To be a freelance journalist in 2019 requires compromise and creativity. Is there a transparency obligation to disclose other kinds of work?
By Susie Armitage
Two years ago, after getting laid off from a digital media company, I decided to freelance full-time. I was nervous about the financial risk but excited about my freedom. Sprawled on my living room floor with my laptop, researching story ideas and outlets, it seemed the entire media world was my oyster. So many amazing stories to write! So many editors to write them for! I imagined all the impressive bylines I’d rack up, showing my former employer it was their loss.
Anyone who’s tried to make a living as a freelance journalist in the last decade knows this phase of unbridled optimism was short-lived. (So many pitches that went unanswered!) I sold one story quickly, then struggled. My severance drained rapidly, along with my confidence. To cover bills, I worked as a TaskRabbit helping strangers run errands and organize their closets. I sold my old clothes online. I transcribed interviews for a podcast company and did some consulting for a healthcare data startup. Eventually, I got a part-time editing job at a small nonprofit, which provided some financial stability while I pursued freelance stories.
Two years on, I’ve managed to stay afloat in New York because I don’t have student loans, dependents, a mortgage, or serious health issues, and after my first year of freelancing, I inherited some money. Even in this privileged position, I still wonder: How long can I keep doing this?
In May, Jacob Silverman published an essay about the struggles of freelancing in The New Republic called “Down and Out In the Gig Economy.” Even after publishing a well-reviewed book and collecting bylines in elite publications, Silverman described being no closer to financial stability. “I am tired of making $20,000 a year,” he writes. By the end of the piece, he’s applying for a content role at WeWork.
The essay generated a wide-ranging discussion among freelance journalists on Twitter. Many expressed thanks for Silverman’s honesty, while others pushed back against his characterization of freelance journalism as “a monetized hobby,” arguing that this framing allows publications to justify low rates that hurt all of us, but have a disproportionate impact on journalists from marginalized backgrounds and limit the diversity of the field.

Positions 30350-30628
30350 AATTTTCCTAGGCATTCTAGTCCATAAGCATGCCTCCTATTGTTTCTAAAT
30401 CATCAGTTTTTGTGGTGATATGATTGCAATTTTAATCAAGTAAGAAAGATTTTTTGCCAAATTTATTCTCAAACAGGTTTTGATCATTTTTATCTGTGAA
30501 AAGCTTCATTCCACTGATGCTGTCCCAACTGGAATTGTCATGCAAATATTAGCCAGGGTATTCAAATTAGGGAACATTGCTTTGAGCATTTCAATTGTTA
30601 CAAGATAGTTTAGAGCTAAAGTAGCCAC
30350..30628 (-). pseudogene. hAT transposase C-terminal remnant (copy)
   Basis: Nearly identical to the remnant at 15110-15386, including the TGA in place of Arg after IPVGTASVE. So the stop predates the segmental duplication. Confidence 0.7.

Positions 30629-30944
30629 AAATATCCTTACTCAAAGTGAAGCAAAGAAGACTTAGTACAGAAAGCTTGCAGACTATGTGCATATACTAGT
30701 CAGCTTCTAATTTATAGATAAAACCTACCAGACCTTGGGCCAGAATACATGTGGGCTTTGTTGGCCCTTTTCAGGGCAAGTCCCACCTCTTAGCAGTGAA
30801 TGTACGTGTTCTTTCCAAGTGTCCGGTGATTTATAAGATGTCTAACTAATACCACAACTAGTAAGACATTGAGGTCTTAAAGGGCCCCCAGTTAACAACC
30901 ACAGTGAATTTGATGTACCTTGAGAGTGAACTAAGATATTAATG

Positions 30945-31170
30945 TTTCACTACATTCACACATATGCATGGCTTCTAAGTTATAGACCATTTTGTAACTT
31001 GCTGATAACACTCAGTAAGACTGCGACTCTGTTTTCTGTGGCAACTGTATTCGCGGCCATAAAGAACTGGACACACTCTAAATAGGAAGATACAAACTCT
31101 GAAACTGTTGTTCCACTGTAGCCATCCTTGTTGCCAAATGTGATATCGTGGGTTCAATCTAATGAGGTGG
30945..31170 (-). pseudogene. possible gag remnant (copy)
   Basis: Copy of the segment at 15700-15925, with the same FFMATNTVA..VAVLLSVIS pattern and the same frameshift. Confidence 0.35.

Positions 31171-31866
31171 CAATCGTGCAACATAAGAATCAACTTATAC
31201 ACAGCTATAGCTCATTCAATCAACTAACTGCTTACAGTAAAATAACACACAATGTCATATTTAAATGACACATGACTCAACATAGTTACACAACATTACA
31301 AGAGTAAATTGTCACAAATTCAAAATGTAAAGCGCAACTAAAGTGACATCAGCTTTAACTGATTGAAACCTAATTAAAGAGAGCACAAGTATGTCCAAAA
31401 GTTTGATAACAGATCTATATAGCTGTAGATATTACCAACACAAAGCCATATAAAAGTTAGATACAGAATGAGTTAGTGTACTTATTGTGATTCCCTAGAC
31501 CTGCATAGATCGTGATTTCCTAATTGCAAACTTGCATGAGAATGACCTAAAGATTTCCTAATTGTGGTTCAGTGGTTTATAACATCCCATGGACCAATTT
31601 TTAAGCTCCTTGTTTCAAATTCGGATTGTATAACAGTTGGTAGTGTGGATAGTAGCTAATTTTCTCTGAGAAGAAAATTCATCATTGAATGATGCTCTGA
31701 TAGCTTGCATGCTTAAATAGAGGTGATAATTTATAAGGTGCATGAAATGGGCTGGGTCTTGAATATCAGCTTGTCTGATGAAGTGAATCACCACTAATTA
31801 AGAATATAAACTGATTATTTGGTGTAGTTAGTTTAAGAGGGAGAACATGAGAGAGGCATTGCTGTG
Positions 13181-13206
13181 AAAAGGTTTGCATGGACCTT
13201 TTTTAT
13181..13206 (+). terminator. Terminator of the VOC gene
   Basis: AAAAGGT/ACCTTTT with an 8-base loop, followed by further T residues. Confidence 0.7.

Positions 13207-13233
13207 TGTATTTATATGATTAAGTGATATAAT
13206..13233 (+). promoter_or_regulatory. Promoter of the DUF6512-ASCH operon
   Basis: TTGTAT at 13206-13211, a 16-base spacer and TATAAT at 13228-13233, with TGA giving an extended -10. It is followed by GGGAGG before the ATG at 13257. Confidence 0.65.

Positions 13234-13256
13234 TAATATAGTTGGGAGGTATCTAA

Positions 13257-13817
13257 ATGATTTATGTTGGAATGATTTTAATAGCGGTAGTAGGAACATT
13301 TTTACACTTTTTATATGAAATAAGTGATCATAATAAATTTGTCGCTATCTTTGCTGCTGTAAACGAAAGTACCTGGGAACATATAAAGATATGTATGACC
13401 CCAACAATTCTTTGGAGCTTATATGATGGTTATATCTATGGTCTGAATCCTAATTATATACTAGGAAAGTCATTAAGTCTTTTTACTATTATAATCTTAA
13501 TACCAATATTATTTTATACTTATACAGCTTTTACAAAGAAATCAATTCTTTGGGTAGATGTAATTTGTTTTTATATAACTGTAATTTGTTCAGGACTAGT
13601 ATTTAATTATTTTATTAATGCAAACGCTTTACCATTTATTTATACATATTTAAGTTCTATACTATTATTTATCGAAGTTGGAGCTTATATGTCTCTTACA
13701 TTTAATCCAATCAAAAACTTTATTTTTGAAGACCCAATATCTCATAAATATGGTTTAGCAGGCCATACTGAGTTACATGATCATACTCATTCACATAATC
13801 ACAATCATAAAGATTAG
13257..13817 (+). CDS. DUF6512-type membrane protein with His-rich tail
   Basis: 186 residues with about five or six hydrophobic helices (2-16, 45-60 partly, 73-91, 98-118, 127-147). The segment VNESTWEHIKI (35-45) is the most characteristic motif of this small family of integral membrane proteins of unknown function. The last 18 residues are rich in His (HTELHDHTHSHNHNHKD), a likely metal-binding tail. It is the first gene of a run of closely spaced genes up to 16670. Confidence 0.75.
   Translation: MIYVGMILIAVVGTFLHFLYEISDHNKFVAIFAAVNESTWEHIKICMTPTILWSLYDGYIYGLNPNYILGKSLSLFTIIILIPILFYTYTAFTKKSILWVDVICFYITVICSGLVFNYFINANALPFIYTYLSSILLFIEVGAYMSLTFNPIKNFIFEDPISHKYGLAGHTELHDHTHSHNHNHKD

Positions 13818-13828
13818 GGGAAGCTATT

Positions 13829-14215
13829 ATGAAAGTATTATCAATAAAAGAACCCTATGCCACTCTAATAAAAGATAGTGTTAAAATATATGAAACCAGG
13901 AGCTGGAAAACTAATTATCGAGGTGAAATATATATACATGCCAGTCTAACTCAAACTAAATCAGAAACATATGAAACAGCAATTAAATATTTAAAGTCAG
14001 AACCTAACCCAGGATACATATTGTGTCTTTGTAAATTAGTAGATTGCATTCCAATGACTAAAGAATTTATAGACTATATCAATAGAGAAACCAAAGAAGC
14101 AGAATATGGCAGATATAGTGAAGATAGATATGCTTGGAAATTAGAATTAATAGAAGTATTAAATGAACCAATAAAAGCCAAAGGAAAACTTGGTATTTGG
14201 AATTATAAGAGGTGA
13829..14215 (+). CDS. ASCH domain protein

Several freelancers chimed in to say that, while it is a grind, they do manage to support themselves without help from a partner or generational wealth. While many are forced into the freelance life because of layoffs — at least 2,700 journalists have lost their jobs this year alone — some genuinely prefer it, and a subset makes more than they did on staff.
Because a lot of advice dispensed about making a living as a journalist boils down to “don’t do it,” I wanted to hear other perspectives. I spoke with nine freelance journalists about how they pay their bills. They largely agreed that most freelancers today can’t survive solely on proceeds from their bylined stories. Everyone I interviewed has supplemented their income with other work, including fact-checking, editing, translation, content marketing, writing coaching, communications consulting, and part-time contract gigs with news organizations. These bill-paying projects alleviate financial pressure and make it possible for freelancersto continue telling the kinds of stories that drew them to the field.